Leo Mikhailovich Lopatin

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L. M. Lopatin

Lev (Leo) Mikhailovich Lopatin (Russian: Лев Миха́йлович Лопа́тин; 13 June 1855, Moscow – 21 March 1920, Moscow) was a Russian philosopher and former head of the Moscow Psychological Society until the formal liquidation of the society by the Soviet after the Revolution of 1917. Lopatin fell victim to the policies of Soviet reform, which caused widespread famine, and in 1920 he died due to malnourishment and exhaustion.[1]

Works[edit]

Lopatin was a close personal acquaintance of Vladimir Soloviev, and he identified strongly with Soloviev's ideas. Lopatin is known to have been an ardent support and proponent of Soloviev's philosophy. Lopatin article on Soloviev's philosophy in the Russian journal Mind, issue 25, 1916, outlines Lopatin's validation of Soloviev and also Lopatin's points of departure and areas of disagreement.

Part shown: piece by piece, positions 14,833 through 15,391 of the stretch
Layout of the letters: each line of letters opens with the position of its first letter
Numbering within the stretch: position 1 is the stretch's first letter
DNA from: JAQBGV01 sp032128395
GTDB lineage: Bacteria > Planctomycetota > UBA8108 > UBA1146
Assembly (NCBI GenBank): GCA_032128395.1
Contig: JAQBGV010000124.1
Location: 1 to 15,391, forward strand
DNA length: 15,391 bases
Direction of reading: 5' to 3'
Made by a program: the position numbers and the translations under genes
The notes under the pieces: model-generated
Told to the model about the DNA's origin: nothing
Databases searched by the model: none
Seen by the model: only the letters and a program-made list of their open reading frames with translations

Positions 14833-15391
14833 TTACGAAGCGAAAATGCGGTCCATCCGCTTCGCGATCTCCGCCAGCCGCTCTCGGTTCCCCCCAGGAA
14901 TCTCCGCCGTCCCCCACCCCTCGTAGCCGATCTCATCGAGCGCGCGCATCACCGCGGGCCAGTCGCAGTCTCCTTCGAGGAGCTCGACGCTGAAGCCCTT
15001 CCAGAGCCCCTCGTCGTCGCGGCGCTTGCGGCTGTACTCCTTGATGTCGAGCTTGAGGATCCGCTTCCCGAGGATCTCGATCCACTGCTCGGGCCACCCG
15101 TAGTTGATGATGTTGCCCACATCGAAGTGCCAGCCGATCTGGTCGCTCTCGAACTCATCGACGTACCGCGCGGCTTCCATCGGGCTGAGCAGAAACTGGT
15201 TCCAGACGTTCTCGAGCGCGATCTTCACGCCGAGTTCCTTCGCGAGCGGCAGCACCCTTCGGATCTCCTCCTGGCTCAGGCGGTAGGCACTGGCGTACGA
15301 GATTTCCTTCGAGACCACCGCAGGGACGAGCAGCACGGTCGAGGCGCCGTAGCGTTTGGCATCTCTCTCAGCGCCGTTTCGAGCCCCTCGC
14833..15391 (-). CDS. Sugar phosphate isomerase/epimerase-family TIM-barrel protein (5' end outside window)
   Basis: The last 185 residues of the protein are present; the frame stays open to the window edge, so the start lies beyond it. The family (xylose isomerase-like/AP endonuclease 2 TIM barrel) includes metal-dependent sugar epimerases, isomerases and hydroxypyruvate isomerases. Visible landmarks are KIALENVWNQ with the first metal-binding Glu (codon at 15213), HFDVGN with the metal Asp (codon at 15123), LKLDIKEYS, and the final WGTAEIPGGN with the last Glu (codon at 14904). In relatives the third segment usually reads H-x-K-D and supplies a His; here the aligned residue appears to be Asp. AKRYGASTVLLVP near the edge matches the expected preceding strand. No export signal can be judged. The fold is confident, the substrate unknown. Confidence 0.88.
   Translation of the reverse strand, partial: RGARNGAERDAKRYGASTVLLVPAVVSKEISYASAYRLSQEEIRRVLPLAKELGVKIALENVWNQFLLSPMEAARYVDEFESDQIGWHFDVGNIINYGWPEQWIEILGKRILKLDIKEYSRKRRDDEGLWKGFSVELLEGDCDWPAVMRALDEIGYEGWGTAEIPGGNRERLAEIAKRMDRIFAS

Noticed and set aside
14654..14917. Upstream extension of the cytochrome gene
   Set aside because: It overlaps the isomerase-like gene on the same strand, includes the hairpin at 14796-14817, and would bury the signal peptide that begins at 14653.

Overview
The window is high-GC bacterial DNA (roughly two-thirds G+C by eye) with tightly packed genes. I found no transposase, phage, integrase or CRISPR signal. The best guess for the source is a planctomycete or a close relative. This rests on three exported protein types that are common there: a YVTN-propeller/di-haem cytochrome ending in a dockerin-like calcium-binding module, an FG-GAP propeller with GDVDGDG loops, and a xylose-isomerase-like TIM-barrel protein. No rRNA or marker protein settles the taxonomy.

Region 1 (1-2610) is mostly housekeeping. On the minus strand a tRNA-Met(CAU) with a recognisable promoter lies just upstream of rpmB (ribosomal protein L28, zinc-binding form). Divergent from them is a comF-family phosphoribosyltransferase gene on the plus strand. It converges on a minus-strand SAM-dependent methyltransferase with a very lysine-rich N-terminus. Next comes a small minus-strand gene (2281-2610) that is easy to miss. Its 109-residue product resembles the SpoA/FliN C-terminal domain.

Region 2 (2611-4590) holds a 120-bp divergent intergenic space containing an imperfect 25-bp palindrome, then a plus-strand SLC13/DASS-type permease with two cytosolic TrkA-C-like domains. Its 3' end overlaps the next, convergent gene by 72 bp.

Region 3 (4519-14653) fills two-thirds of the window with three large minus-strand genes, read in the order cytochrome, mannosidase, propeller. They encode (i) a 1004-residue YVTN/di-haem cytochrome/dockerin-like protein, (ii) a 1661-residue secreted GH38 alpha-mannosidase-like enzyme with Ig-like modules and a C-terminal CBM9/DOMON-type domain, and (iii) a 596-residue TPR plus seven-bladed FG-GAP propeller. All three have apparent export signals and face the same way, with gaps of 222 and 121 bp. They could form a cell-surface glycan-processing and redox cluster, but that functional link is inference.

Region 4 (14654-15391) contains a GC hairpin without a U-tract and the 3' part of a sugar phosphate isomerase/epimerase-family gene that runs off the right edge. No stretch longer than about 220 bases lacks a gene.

Lopatin continued to clarify his philosophy in his two-volume work The Positive Tasks of Philosophy (1886). Lopatin created a great body of work dedicated to the subject of free will (metaphysical libertarianism), which was not published.

See also[edit]

References[edit]

  1. ^ History of Russian Philosophy, (2vol) pg 646 by Vasilii Vasilevich Zenkovsky; Translator George L. Kline Publisher: ROUTLEDGE & KEGAN PAUL (1953) ASIN: B000R0I5MS [1]

Sources[edit]

  • A history of Russian Philosophy (2 vols.), by Vasilii Vasilevich Zenkovsky; Translator George L. Kline Publisher: ROUTLEDGE & KEGAN PAUL (1953), ASIN: B000R0I5MS